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Cutting defense spending won’t make the budget balance

By John Hillen and sequestration,

Occasionally we republish blog posts, press releases and other commentaries of interest to the greater Washington business community. Here are excerpts from remarks made by John Hillen, chief executive and president of Sotera Defense, from a recent panel discussion on the sequestration budget reduction process, hosted by the Greater Washington Board of Trade.

Let me say up front that like most Americans, I’m keenly tuned into to the series of fiscal crises faced by the country and our government. So I’m not knocking the importance of applying the affordability lens to defense, or any other government spending.

Even though national defense is constitutionally the first task of our federal government — and importantly a role that only the federal government can play — it must be affordable as well as tied to our strategic ambitions and the nature of the international political arena. But the problem with applying sequestration to national security in the name of affordability is that while the cuts will severely degrade our military capabilities, they will not make a recognizable difference in the long term budget picture.

Let’s look at the math. In the period between 2012 and 2013 in which the Budget Control Act cuts defense spending by $55 billion, mandatory entitlement spending and interest on the debt will rise almost $75 billion. So in year one of sequestration our defense savings are erased by the commensurate increase in other spending in under nine months. In year two of sequestration, a year in which mandatory entitlements and interest on the debt (assuming a historically low interest rate) will rise $154 billion, our defense savings are overcome in just over four months; the next year, three months. And, as I’m sure you all can imagine, it gets worse.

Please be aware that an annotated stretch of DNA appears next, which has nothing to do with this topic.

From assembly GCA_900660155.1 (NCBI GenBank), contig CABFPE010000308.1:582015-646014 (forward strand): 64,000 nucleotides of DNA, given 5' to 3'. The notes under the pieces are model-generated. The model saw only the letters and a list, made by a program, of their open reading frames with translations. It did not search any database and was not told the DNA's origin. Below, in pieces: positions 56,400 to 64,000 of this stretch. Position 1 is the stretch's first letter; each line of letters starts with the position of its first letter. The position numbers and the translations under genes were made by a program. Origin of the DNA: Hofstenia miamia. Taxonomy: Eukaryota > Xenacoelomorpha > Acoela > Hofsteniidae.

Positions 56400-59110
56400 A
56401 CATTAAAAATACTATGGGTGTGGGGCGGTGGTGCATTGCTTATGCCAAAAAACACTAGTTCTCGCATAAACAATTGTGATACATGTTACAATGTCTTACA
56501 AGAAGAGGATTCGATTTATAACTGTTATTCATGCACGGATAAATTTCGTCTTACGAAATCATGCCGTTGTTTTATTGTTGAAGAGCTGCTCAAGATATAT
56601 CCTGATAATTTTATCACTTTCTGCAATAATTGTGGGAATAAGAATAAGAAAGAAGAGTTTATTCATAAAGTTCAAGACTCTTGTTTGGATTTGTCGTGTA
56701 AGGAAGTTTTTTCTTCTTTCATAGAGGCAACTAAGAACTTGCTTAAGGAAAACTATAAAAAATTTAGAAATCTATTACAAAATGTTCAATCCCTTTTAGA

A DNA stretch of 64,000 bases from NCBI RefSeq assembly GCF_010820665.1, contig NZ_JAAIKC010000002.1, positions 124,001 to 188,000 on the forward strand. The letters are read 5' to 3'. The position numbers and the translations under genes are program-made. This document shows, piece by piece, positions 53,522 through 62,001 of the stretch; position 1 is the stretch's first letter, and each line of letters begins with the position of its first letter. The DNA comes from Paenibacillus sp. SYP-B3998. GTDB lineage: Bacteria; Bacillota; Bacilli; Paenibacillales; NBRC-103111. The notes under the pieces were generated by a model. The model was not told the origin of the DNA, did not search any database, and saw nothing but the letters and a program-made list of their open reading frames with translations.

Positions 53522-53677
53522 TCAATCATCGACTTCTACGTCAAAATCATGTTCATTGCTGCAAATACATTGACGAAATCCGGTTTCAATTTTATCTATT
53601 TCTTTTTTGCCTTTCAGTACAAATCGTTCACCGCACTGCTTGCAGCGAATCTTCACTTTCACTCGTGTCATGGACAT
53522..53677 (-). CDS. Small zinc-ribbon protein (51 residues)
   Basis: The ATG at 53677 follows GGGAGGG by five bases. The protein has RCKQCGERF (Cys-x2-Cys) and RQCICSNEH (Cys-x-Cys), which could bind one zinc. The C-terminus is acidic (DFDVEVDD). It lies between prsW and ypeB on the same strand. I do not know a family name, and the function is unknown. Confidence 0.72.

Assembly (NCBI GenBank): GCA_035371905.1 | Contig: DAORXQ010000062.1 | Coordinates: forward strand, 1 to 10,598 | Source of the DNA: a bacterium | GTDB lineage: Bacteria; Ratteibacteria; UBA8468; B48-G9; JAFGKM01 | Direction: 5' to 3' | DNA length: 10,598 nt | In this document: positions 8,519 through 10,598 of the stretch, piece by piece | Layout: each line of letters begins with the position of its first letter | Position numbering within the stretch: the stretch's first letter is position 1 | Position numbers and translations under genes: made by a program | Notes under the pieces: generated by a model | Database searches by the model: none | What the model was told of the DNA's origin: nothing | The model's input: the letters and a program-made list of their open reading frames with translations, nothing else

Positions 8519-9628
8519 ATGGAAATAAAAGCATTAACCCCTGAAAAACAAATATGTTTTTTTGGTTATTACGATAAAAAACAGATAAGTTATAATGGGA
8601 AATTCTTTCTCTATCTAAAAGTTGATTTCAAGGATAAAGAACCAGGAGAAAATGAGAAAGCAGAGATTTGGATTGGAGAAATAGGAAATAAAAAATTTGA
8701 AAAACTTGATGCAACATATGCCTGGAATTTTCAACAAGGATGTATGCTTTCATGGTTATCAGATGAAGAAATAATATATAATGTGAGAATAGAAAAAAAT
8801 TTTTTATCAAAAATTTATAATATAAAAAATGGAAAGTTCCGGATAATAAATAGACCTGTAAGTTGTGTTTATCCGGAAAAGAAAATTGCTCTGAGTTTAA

So, in the very short term, let alone the medium and long, we get precious little budget balancing and certainly almost no long-term federal debt benefit from sequestration applied to the Defense Department. Defense is only 20 percent of the federal budget (half of what it was 25 years ago) and going down fast as a percentage of federal spending. If we are hoping to balance the annual federal budget deficit or affect the $16 trillion debt through defense cuts, we’re in for a surprise.

In the meantime, in the absence of any strategic rationale in a dangerous world, we will have stripped the military of real capability. By the way, this is not just for war fighting or responding to contingencies. The shape of the strategic environment in which all decisions are taken is profoundly affected by the unique role the United States plays in global security — a strategic environment we have shaped to American interests since the end of World War II. I was once reminded by a Southeast Asian diplomat that even local trade deals in Asia are affected by the perceptions of future U.S. military power dedicated to the region.

The decline in real military capabilities is aggravated by the fact that many of the personnel accounts (the majority of the Defense Department budget) are off limits to sequestration and so the cuts largely need to come from procurement, research and development, operations and maintenance and other accounts that produce real capability — today and for the future.

If we’ve learned anything from history, a peace dividend never delivers peace for long ... but it always delivers unpreparedness. Every U.S. peace dividend in the past 100 years has been followed by a moment or period of strategic unpreparedness that has unnecessarily cost American lives.

Prior to his role at Sotera, John Hillen was a defense planner, an assistant secretary of state dealing with military strategy and a think tank member who co-wrote and edited a book on alternative defense strategies.

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